Widecombe-in-the-moor Church and its treasures

I was in Widecombe yesterday where I met up with the Vicar Geoffrey Fenton to talk about the ‘Moor than meets the Eye‘ project and discuss some ideas as to how we might bring the village centre more alive for the many thousands of visitors who come each year. Geoffrey very kindly gave me a guided tour of the church – here are a few photographs.

Widecombe1A cross in the churchyard with Bonehill Rocks in the background

Widecombe2The church of St Pancras – the Cathedral of the Moor

Widecombe3Across the churchyard to the National Trust’s Church House and Sexton’s Cottage

Widecombe5The inside of the church is magnificent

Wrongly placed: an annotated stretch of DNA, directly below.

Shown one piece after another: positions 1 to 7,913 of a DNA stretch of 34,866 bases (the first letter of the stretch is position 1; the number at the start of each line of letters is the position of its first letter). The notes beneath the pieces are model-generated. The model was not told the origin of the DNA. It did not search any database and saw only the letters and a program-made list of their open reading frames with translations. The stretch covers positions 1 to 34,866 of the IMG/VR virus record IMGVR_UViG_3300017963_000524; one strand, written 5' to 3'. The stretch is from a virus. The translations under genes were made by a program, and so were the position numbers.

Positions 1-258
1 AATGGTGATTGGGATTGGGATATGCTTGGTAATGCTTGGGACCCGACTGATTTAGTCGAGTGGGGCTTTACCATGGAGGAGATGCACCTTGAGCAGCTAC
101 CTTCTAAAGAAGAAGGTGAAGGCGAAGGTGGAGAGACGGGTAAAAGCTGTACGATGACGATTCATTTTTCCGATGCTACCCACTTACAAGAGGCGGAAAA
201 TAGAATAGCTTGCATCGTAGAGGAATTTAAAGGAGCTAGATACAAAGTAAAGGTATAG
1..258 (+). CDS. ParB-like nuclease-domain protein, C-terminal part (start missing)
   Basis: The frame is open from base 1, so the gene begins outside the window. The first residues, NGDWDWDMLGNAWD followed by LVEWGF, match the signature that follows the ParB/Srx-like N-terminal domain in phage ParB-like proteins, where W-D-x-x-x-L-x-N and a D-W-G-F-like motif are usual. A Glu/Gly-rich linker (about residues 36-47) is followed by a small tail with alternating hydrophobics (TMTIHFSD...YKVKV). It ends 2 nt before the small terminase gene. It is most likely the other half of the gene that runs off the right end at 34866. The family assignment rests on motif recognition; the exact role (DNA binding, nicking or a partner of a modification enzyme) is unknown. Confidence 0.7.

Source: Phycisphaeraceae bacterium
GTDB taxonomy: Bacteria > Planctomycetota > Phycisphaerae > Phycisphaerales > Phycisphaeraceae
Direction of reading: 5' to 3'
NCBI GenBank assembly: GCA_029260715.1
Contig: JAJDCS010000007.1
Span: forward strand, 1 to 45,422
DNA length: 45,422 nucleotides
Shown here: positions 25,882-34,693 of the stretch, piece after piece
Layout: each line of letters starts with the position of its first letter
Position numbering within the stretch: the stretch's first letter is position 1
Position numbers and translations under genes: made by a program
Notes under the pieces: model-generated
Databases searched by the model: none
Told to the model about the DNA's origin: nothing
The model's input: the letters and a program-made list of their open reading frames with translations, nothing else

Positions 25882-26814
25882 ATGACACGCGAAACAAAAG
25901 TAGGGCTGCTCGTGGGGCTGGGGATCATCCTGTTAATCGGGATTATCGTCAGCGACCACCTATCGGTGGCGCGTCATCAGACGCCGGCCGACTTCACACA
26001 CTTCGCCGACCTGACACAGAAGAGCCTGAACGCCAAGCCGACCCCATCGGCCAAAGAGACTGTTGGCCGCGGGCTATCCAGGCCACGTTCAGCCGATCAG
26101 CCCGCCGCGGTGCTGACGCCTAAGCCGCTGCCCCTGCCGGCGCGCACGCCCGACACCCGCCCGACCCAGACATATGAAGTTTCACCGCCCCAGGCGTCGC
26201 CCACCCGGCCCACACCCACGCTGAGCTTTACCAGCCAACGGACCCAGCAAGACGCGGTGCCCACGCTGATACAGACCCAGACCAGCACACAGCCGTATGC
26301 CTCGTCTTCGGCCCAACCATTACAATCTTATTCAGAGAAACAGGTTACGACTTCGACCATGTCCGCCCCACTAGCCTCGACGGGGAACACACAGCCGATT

Widecombe4The porch contain these four tablets telling the story of the time when the church was struck by lightning killing 3 people


The chancel ceiling  contains dozens of wonderful carved bosses including this one of the ‘Three Hares’ – I have written about these before – see here. A symbol of Dartmoor’s tin miners and much more beside going way back into our pre-Christian past.

Widecombe8Here is the Green Man – another ancient figure

Widecombe10Here is the ‘Pelican in her piety’ – in early times it was thought was the female fed her young on her own blood (in fact she feeds then on regurgitated food). The Pelican is a symbol of charity and devotion to one’s offspring

The church is well worth a visit – I really must go back another day and photograph all the bosses – they tell so many tales and are very beautiful


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